I am a maker. At least I think I am. I sew. I blog. I cook. I bind books. I built a deck with my dad. Is that what people mean when they talk about ‘making?’
When I hear people talking about Making in schools, it sounds like hands-on learning. It’s constructivism, right? That’s essentially what Sylvia Libow Martinez and Gary Stager write in their book, Invent to Learn.
Learning by making, tinkering, and engineering is consistent with Piagetian theories.
– Martinez and Stager
Piaget said, basically, the best kind of learning is experiential, active, kinesthetic.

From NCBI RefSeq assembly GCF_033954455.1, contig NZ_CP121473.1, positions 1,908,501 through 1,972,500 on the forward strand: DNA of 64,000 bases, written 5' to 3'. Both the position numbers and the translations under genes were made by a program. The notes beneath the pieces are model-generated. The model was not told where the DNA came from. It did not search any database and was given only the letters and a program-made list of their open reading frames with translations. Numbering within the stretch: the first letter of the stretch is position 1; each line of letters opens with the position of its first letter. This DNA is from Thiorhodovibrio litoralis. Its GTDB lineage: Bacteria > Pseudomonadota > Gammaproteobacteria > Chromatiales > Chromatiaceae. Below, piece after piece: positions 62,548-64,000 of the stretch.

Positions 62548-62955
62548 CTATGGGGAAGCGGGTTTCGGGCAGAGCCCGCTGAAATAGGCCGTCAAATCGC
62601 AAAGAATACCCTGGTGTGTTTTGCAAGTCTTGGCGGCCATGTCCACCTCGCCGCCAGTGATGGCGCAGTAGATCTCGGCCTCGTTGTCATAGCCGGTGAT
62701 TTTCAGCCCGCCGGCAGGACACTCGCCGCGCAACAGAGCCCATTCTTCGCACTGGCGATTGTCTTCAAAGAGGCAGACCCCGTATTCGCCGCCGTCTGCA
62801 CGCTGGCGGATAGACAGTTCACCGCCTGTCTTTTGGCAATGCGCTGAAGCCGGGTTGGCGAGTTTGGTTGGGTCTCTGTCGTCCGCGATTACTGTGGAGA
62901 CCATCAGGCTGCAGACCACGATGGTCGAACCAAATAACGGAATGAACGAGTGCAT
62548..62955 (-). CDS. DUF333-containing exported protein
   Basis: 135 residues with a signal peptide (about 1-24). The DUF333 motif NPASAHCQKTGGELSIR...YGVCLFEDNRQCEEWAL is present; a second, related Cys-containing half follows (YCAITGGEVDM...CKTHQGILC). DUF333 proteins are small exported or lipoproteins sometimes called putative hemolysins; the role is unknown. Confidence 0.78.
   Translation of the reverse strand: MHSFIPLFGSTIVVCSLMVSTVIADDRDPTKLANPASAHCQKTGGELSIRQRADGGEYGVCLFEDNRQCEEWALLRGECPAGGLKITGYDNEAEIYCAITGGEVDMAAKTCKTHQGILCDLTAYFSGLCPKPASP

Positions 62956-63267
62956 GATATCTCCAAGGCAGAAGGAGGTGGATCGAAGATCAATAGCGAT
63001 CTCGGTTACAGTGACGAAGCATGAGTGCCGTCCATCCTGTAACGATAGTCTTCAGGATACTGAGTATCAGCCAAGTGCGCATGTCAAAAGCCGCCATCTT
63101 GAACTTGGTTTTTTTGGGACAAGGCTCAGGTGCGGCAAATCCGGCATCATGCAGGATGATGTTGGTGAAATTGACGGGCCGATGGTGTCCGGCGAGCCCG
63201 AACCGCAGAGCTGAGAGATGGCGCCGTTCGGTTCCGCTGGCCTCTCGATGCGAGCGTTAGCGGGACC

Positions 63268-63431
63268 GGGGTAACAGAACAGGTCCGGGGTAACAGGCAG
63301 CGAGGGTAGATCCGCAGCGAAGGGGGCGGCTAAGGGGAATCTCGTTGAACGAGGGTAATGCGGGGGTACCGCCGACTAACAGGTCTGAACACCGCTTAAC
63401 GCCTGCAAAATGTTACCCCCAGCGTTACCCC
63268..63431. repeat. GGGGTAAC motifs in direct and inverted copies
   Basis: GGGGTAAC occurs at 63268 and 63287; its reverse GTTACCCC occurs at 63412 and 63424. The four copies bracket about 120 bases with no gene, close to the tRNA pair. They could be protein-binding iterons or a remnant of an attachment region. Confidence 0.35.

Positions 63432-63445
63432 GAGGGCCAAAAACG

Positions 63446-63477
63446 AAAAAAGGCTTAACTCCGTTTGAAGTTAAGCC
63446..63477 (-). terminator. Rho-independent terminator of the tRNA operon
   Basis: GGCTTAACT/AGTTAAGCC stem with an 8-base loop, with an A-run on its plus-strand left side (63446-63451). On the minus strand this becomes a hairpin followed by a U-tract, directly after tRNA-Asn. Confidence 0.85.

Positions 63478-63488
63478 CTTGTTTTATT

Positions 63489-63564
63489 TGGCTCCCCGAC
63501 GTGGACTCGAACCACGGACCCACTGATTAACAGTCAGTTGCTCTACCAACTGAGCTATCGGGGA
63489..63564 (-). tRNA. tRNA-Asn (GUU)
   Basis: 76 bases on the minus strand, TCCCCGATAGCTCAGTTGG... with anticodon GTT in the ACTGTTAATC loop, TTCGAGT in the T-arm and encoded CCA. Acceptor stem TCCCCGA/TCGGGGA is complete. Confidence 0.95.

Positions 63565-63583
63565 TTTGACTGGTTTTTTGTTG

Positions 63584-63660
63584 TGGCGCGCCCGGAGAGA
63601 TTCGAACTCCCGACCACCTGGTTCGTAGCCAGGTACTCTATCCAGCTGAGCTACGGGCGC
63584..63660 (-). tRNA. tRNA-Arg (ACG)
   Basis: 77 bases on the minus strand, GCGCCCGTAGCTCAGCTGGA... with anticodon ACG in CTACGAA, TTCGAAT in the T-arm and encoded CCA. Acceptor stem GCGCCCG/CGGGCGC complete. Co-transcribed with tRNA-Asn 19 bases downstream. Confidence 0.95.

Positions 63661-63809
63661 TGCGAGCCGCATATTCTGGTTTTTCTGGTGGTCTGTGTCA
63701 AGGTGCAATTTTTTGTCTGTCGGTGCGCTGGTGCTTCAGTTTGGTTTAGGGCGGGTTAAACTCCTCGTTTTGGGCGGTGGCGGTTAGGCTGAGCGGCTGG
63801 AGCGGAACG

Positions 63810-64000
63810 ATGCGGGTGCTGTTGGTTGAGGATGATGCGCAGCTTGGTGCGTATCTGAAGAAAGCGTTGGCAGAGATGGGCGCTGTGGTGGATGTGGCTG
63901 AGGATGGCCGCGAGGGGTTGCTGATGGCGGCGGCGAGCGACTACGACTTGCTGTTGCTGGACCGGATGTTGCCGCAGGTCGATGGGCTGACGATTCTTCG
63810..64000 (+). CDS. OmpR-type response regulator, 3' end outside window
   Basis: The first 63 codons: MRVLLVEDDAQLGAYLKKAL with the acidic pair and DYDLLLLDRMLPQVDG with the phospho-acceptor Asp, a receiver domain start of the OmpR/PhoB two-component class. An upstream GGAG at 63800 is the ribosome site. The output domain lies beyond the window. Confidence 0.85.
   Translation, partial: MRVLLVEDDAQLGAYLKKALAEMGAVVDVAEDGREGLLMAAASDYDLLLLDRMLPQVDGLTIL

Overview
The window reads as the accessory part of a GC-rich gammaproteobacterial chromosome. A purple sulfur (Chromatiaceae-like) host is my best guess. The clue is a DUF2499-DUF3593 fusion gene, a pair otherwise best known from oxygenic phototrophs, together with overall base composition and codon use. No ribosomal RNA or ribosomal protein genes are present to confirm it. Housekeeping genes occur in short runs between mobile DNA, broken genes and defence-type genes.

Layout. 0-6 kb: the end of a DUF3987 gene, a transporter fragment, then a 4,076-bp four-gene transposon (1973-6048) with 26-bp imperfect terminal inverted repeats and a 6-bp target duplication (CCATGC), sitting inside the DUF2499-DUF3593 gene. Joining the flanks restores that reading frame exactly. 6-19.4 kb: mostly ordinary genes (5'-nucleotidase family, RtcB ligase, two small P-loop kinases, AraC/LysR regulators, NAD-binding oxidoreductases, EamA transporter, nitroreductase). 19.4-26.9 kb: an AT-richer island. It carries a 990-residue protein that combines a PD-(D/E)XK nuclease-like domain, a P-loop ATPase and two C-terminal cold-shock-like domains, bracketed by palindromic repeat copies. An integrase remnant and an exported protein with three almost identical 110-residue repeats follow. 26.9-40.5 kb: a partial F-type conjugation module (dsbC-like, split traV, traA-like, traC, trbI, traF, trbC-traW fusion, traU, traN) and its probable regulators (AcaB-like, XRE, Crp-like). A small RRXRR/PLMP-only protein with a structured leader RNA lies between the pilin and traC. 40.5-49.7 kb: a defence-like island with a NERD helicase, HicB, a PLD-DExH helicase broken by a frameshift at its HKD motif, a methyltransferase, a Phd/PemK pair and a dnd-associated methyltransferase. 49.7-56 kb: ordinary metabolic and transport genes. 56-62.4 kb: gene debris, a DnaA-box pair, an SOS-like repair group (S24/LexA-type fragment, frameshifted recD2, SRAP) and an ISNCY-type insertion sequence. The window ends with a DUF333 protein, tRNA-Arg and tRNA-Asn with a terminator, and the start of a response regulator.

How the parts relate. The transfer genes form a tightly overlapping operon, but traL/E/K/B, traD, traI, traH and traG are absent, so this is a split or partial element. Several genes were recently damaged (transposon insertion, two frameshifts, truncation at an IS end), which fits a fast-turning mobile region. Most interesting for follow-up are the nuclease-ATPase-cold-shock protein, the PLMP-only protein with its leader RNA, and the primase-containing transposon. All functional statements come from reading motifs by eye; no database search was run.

Ok, I can do that.
But, it’s more than just experiential learning. Martinez and Stager introduced me to another educator, Seymour Papert, who is a tech guy. He is all about using the computer as a tool to make stuff. Papert was into coding, and his ideas will later lead to Scratch.
The idea is this: make stuff, and add the computer to your toolkit.
This is the beginning of an investigation. How does the Maker Movement fit with educational goals and best practices? How is making learning? How are schools increasing experiential learning? What tools and expertise do schools need to facilitate making? How are classroom teachers participating?